Rainy Day Fund Basics: How Much Should You Store for Your Emergency Fund?

Posted on Nov 4 2017 - 1:00am by Admin

Man and woman computing their emergency fundEmergencies, given their nature, are unpredictable. Situations, such as a surprise car or house repair, sudden job loss, accident or unforeseen illness can devastate a family’s daily cash flow. Although people can’t always avoid emergencies, they can take some of the financial sting out of these events by having an emergency fund. One can create such a fund by putting their money in a bank account at a reputable bank such as bankpatriot.com.

If you’re planning to build an emergency fund, you might be wondering how much you should save. Keep this guide in mind to determine the amount you should put in your rainy day fund.

Good: Three Months’ Worth of Funds

At the minimum, it’s important to have three months’ worth of emergency cash. This means if you need $4,000 a month to pay for basic needs like food, gas, utilities, rent, or mortgage, then you must have $12,000 stashed in your emergency fund account.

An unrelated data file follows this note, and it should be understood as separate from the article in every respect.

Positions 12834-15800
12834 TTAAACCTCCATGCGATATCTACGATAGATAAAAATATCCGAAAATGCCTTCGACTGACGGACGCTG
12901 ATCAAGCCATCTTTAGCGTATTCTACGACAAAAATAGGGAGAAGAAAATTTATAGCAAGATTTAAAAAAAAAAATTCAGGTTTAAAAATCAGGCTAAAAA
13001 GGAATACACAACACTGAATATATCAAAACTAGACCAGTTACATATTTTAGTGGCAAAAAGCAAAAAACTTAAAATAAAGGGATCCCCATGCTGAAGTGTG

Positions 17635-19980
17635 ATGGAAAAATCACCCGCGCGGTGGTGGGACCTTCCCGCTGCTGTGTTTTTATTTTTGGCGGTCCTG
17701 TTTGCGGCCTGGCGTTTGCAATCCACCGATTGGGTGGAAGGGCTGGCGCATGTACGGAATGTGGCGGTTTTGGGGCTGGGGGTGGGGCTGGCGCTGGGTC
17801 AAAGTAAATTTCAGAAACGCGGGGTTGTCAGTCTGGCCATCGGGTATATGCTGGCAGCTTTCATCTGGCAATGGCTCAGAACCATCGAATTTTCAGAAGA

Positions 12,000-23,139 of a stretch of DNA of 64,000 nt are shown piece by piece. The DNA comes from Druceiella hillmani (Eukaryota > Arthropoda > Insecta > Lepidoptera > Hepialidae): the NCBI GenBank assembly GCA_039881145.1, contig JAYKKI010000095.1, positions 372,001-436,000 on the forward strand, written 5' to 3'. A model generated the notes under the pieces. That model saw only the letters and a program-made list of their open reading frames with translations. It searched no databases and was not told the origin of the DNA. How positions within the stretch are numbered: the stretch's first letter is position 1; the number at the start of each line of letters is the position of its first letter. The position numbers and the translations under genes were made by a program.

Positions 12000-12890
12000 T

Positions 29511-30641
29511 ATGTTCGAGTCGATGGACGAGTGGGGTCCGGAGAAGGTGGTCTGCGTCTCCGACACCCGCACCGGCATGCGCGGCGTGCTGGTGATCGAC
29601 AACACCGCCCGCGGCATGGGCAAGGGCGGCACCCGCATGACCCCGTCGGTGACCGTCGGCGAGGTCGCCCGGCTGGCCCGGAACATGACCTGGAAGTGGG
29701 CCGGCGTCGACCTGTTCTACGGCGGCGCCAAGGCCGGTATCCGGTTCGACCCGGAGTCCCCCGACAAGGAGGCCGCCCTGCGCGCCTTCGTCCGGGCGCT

Better: Six Months of Rainy Day Funds

A minimum of six months’ worth of living expenses is required if you have someone who depends on you financially, such as your spouse or your children. Additionally, if you work in a job with a high turnover or injury rate, you’ll want to save twice the amount of emergency fund compared to an individual who works in a company where layoffs seldom happen.

Best: A Years’ Worth of Emergency Savings

Once you get better at saving and learn how to spend wisely, work toward accumulating at least a year’s worth of emergency cash. If you are a high-wage earner, challenge yourself by saving $100,000 and then parking that amount in a safe investment instrument such as a time deposit account.

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If you’re looking to build an emergency fund today, set aside three months worth of living expenses. Then, work your way up to 6 or 12 months’ emergency savings depending on your situation. The money you save today can help prepare you for the emergencies of tomorrow.